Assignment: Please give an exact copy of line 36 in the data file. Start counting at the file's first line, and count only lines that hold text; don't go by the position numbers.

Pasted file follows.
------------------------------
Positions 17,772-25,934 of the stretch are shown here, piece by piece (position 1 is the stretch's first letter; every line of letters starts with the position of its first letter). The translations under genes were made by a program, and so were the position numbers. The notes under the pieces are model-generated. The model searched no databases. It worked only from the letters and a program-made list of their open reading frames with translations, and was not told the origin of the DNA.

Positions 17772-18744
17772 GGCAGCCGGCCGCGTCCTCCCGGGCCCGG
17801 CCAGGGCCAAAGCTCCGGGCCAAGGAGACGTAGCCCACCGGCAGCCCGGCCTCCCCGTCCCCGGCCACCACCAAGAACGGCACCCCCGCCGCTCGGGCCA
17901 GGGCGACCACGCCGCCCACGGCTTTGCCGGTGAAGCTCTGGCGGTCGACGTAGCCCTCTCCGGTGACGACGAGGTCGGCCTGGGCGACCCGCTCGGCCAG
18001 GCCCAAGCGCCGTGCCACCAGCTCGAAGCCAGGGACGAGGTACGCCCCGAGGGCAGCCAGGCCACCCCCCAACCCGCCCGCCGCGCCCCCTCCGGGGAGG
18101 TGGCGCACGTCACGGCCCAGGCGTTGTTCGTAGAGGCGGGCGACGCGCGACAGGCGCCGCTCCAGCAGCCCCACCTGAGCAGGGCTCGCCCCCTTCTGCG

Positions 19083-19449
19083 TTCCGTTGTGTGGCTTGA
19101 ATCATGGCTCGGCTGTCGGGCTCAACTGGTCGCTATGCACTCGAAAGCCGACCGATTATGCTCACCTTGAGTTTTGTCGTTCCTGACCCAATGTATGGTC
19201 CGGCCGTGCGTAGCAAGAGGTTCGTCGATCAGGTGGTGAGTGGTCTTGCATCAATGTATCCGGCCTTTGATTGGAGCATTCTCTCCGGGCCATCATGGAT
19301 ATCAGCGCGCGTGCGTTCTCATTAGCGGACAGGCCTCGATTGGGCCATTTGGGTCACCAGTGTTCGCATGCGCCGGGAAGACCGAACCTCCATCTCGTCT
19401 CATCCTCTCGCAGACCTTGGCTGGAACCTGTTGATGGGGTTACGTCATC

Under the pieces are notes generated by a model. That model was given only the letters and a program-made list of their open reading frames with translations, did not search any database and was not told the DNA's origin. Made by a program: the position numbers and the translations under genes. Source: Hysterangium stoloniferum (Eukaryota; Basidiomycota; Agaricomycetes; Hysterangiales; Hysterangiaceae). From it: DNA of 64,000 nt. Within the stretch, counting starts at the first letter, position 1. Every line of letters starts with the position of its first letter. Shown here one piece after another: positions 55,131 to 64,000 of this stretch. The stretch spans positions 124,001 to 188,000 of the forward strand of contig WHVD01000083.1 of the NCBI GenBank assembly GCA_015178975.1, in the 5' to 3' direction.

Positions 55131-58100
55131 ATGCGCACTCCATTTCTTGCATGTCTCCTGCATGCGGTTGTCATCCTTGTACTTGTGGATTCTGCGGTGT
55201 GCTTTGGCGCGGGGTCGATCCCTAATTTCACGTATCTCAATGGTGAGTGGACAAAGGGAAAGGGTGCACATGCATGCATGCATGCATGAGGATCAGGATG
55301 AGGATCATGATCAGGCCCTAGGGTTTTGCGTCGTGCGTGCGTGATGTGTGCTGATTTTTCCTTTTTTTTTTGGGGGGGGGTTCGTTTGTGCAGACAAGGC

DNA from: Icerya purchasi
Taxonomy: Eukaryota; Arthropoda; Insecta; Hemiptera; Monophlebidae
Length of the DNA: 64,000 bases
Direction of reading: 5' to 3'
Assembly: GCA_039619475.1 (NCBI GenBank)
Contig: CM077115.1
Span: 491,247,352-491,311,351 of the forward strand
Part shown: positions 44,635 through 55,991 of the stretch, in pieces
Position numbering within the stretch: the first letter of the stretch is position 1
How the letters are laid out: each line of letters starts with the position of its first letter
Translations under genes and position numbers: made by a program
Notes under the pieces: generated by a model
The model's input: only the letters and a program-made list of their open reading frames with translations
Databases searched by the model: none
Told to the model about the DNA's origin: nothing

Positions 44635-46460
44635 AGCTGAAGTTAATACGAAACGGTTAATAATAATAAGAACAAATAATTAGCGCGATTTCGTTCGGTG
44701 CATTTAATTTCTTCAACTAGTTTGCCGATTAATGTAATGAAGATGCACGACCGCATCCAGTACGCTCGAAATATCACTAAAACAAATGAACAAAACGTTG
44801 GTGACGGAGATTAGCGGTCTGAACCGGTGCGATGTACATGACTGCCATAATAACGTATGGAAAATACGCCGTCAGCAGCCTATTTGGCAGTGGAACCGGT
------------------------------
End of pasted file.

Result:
44701 CATTTAATTTCTTCAACTAGTTTGCCGATTAATGTAATGAAGATGCACGACCGCATCCAGTACGCTCGAAATATCACTAAAACAAATGAACAAAACGTTG